Amy Scott is Marketplace’s education correspondent. In addition to covering the K-12 and higher education beats, she files general business and economic stories for Marketplace programs and marketplace.org, drawing from her experience covering finance in New York.

Scott joined Marketplace as a production assistant in September 2001, moving in 2002 to Washington, D.C., as a staff reporter. From 2003 to 2010, she reported from Marketplace’s New York bureau, focusing on the culture of Wall Street, and becoming bureau chief in 2008. In addition to leading Marketplace’s New York coverage of the financial crisis, Scott hit the road for two cross-country trips, exploring how Americans experienced the fallout. In 2008, she produced stories for Marketplace’s remote broadcasts from Egypt and Dubai for the Middle East @ Work series. In 2009, she spent a month reporting in Germany as a McCloy Fellow. She is now based in Baltimore.

In 2012 Scott and Marketplace China correspondent Rob Schmitz won a national Edward R. Murrow award for their investigation of agencies that place Chinese students in U.S. colleges. Their work also won first prize for investigative reporting from the Education Writers Association. Other honors include a 2010 National Headliner Award and a special citation from the Education Writers Association for an investigation of recruiting abuses at the University of Phoenix, co-reported with Sharona Coutts of ProPublica. The stories led U.S. Representative Elijah Cummings to call for hearings on the conduct of for-profit colleges in the United States. Scott also won a Gracie Allen Award for feature reporting in 2006.

Before joining Marketplace, Scott worked as a reporter in Dillingham, Alaska, home to the world’s largest wild sockeye salmon run. She spends much of her free time exploring Maryland’s hiking trails or playing various musical instruments. She is a long-time student and performer of Javanese gamelan music.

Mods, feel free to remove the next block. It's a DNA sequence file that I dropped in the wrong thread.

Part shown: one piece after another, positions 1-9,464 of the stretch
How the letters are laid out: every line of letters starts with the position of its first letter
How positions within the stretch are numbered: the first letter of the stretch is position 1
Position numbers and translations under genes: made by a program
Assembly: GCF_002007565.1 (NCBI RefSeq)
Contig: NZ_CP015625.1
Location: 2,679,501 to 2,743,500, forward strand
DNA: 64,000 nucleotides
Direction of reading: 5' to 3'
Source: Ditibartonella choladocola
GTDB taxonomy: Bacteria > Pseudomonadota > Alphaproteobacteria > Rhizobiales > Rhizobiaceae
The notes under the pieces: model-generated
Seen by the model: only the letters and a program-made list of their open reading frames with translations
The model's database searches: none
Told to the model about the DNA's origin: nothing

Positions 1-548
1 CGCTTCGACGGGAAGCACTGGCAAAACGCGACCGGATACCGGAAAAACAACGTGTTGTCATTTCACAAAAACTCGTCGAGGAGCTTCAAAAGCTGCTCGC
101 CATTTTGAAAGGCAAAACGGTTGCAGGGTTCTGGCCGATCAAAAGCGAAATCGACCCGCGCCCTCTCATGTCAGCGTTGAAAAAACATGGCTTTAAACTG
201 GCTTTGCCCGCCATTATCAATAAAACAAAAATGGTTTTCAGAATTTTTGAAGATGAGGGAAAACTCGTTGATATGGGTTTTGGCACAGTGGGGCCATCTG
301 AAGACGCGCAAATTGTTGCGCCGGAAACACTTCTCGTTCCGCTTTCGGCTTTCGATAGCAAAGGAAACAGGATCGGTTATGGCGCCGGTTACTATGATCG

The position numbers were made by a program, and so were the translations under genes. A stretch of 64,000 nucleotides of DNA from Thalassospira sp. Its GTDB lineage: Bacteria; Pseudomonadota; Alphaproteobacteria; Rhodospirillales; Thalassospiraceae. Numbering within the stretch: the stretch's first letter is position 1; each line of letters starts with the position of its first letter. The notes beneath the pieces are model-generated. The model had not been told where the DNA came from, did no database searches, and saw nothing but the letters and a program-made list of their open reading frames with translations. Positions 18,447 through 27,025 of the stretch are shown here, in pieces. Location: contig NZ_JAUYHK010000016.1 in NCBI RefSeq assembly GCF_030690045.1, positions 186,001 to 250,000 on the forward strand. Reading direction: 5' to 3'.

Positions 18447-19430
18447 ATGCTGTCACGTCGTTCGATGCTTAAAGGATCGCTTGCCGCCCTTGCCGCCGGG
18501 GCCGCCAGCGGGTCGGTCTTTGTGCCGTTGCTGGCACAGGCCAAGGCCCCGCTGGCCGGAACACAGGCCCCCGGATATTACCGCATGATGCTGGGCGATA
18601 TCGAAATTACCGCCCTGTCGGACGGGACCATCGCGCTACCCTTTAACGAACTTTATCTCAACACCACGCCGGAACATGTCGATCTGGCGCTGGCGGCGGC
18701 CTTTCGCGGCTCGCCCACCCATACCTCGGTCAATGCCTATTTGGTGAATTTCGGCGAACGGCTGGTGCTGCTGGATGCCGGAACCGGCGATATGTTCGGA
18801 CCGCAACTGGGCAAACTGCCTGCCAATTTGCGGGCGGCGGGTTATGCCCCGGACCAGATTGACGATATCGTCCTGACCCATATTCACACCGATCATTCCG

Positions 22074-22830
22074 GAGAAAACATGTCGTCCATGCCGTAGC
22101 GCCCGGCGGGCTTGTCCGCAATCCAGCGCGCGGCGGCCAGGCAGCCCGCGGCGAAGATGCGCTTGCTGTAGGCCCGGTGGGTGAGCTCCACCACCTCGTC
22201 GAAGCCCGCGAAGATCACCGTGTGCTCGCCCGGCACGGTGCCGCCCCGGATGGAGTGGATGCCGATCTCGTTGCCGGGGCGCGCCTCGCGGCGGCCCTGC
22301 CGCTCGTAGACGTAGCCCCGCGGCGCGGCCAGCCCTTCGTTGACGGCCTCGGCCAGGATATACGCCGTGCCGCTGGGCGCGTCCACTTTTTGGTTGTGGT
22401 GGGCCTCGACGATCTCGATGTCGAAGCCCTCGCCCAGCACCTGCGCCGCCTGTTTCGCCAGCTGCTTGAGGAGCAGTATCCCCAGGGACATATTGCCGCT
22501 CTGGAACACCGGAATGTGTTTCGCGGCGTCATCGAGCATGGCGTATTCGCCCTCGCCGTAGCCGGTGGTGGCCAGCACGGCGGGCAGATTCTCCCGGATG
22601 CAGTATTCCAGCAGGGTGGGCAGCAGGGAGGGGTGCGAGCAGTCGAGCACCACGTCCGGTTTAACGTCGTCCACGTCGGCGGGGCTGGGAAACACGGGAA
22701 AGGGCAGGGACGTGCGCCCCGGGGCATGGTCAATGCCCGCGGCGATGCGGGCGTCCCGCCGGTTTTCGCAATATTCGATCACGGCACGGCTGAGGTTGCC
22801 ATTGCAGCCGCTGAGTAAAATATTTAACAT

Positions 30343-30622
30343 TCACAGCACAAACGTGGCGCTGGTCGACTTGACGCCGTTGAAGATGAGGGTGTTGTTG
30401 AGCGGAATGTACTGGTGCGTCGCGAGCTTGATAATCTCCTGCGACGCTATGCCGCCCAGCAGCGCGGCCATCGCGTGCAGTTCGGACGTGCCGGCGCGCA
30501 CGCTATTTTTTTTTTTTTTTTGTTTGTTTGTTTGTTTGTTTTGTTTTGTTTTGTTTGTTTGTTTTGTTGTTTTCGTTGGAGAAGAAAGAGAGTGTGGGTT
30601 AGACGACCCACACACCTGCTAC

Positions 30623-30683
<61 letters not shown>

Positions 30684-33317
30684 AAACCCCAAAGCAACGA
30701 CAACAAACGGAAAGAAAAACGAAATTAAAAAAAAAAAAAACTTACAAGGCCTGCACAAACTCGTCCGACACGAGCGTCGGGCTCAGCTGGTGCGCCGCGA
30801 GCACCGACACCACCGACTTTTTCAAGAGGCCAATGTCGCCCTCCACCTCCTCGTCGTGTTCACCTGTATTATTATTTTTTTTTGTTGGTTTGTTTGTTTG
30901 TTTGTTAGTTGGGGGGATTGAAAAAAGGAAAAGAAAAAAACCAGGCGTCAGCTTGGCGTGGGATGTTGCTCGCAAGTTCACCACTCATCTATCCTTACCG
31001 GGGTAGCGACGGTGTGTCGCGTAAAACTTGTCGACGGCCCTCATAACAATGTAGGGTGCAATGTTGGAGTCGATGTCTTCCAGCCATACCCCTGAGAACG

A native of Colorado Springs, Colo., Scott has a bachelor’s degree in history from Grinnell College and a master’s degree in journalism from the University of California, Berkeley, where she studied documentary filmmaking.

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Features by Amy Scott

End of rate hikes

Wall Street has been exuberant over indications that the Federal Reserve may be ending its interest rate hikes. But with new reports that inflation may still be a problem, are investor celebrations premature? Amy Scott takes a look.
Posted In: Economy

All that glitters . . .

The price of gold has hit highs not seen in 25 years. So why isn't the jewelry industry celebrating? Amy Scott reports.
Posted In: Investing

Mad cow? Bird flu? We've got a joke for you

A cow, a chicken and a pig walk into a bar. The bartender says, Can I see some ID? Amy Scott provides the punch line . . . .
Posted In: Health, Washington

Jeffrey's in the skillet

Former Enron CEO Jeffrey Skilling will likely get up on the witness stand to defend himself at his conspiracy and fraud trial in Houston today. Amy Scott reports.

New port security rules proposed

The House and Senate are considering legislation that would require all cargo containers entering the country to be screened for radioactive material. Amy Scott reports.
Posted In: Washington

Netflix sues Blockbuster

Netflix says Blockbuster's online video rental service uses Netflix's patented methods for getting DVDs to people. Amy Scott reports.

Pay attention! T-note yield is near 2-year high

Talk about the yield on the 10-year Treasury note may go in one ear and out the other, but it's important, especially if you own a home. The yield tells us about long-term interest rates. And it's around a two-year high. Amy Scott reports.
Posted In: Economy

Studios unveil new movie download service

The cowboy romance "Brokeback Mountain" will break another Hollywood taboo tomorrow when movie studios make it available for download to your computer — the same day it's available on DVD. But the service may be slow to catch on. Amy Scott reports.

Now showing on your PC

Hollywood has been afraid to offer movie downloads. It's been worried about piracy. But today, the studios announced a new service for selling feature films online. Amy Scott reports.

A dispute over what's green

Activist investors are putting pressure on investment bank Goldman Sachs over its environmental policies. But, they're not trying to makethe bank more green-friendly. Amy Scott reports.
Posted In: Investing

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